Air Force Research Lab develops brain-like sensory supercomputing
- By Kris Osborn
- Jun 26, 2017
The Air Force Research Laboratory (AFRL) and IBM have embarked upon a joint AI venture to engineer a first-of-its-kind brain-inspired supercomputing system powered by a 64-chip array, industry officials said.
The technology is aimed at improving sensory processing beyond systems powered by standard chips.
The IBM TrueNorth Neurosynaptic System is designed to convert data-- such as images, video, audio and text-- from multiple, distributed sensors into symbols in real time, an IBM statement said.
“AFRL will combine this ‘right-brain’ perception capability of the system with the ‘left-brain’ symbol processing capabilities of conventional computer systems,” the statement continued.
The scalable platform IBM is building for AFRL will feature an end-to-end software ecosystem designed to enable deep neural-network learning and information discovery.
The system’s advanced pattern recognition and sensory processing power will be the equivalent of 64 million neurons and 16 billion synapses, while the processor component will consume the energy equivalent of a dim light bulb, developers explained.
“AFRL was the earliest adopter of TrueNorth for converting data into decisions,” Daniel S. Goddard, director, information directorate, U.S. Air Force Research Lab, said in a written statement. “The new neurosynaptic system will be used to enable new computing capabilities important to AFRL’s mission to explore, prototype and demonstrate high-impact, game-changing technologies that enable the Air Force and the nation to maintain its superior technical advantage.”
Supercomputing technology designed to mirror the functions of human neurons can present both advantages and limitations; while high-tech processing speeds can, in some instances, outperform human cognition with respect to some procedural functions, most AI experts maintain that computers cannot equal human perception when there is a need to respond in real time dynamic circumstances requiring quick problem solving.
Nonetheless, there is broad consensus among experts that supercomputing advances can mirror or accelerate functions currently performed by the human mind. Algorithms controlling autonomy for unmanned air and ground systems are rapidly advancing. Aerial drones and ground robots are increasingly able to navigate and interpret data without needing to be teleoperated by a human being. Also, small robots engineered to find and detonate roadside bombs are now equipped with software enabling them to perform sensory functions autonomously or semi-autonomously.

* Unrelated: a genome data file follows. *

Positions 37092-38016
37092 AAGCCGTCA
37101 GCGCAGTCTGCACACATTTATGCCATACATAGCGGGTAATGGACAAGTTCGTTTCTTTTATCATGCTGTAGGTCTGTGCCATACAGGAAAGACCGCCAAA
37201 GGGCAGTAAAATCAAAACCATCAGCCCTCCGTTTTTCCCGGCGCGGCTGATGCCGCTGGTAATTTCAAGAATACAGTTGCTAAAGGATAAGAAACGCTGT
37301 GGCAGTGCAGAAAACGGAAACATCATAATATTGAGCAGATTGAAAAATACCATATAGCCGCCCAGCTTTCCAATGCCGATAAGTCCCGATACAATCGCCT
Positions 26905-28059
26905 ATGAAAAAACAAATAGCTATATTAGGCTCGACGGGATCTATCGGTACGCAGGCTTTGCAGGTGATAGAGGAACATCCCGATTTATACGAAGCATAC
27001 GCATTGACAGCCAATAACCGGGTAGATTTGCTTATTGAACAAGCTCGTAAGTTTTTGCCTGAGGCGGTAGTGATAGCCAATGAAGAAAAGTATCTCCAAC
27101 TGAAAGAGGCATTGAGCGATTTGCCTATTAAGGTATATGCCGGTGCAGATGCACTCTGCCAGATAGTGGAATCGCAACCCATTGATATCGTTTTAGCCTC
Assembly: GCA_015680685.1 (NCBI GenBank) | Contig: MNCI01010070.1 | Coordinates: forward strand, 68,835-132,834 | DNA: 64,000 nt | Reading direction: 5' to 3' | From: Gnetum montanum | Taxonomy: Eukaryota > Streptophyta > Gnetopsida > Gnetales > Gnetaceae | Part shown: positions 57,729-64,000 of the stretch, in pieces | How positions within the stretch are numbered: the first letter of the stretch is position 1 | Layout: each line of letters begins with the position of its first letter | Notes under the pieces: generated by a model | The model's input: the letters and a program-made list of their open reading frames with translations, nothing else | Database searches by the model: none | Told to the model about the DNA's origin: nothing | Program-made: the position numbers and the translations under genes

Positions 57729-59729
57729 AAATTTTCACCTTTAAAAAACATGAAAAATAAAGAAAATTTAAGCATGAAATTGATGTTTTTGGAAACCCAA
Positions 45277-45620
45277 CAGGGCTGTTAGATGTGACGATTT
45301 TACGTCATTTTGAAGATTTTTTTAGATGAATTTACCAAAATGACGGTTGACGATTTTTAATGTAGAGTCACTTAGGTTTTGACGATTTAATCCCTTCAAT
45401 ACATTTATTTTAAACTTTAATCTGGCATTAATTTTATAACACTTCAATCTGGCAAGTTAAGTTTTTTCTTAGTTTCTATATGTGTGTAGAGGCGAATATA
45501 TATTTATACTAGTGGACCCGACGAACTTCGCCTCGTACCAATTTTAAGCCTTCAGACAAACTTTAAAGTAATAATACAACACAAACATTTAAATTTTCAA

Weapons systems, such as advanced seeker technology used on the Navy’s Long-Range Anti-Ship Missile, help facilitate semi-autonomous guidance systems able to direct flight toward moving targets independently. In addition, computer automation such as that used for the F-35 or new Ford-class aircraft carriers have already shown an ability to massively reduce the cognitive burden upon humans and, in some cases, reduce the need for personnel. New seeker technology for the Tomahawk missile enables the weapon to adjust to a moving target without needing to be redirected by a person.
According to DARPA program managers and senior military leaders, such as Air Force Chief Scientist Gregory Zacharias, computers can add substantial value when it comes to procedural functions such as avionics check lists needed prior to flight. Zacharias believes the day is quickly approaching when pilots of fighter jets will be able to function in a command and control capacity controlling nearby autonomous drones carrying weapons, testing enemy radar or conducting surveillance missions.
When it comes to solving emerging problems quickly, however, algorithms for autonomy and perception have a long way to go, experts maintain. While massively increased processing speed is likely to expedite procedural functions and the organization of some sensory input data, it is not at all clear that such developments can succeed in replicating the sensory functions of human neurons, many AI experts maintain.
The system fits in a 4U-high (7”) space in a standard server rack, and eight such systems will drive the unprecedented scale of 512 million neurons per rack. A single processor in the system consists of 5.4 billion transistors organized into 4,096 neural cores creating an array of 1 million digital neurons that communicate with one another via 256 million electrical synapses.
The large scale of the system is designed to enable both data parallelism where multiple data sources can be run in parallel against the same neural network and model parallelism where independent neural networks form an ensemble that can be run in parallel on the same data, according to IBM.
“The evolution of the IBM TrueNorth Neurosynaptic System is a solid proof point in our quest to lead the industry in AI hardware innovation,” said Dharmendra S. Modha, IBM fellow and chief scientist of brain-inspired computing at IBM Research–Almaden, said in a written statement. “Over the last six years, IBM has expanded the number of neurons per system from 256 to more than 64 million – an 800 percent annual increase over six years.’’
Kris Osborn is a former editor of Defense Systems.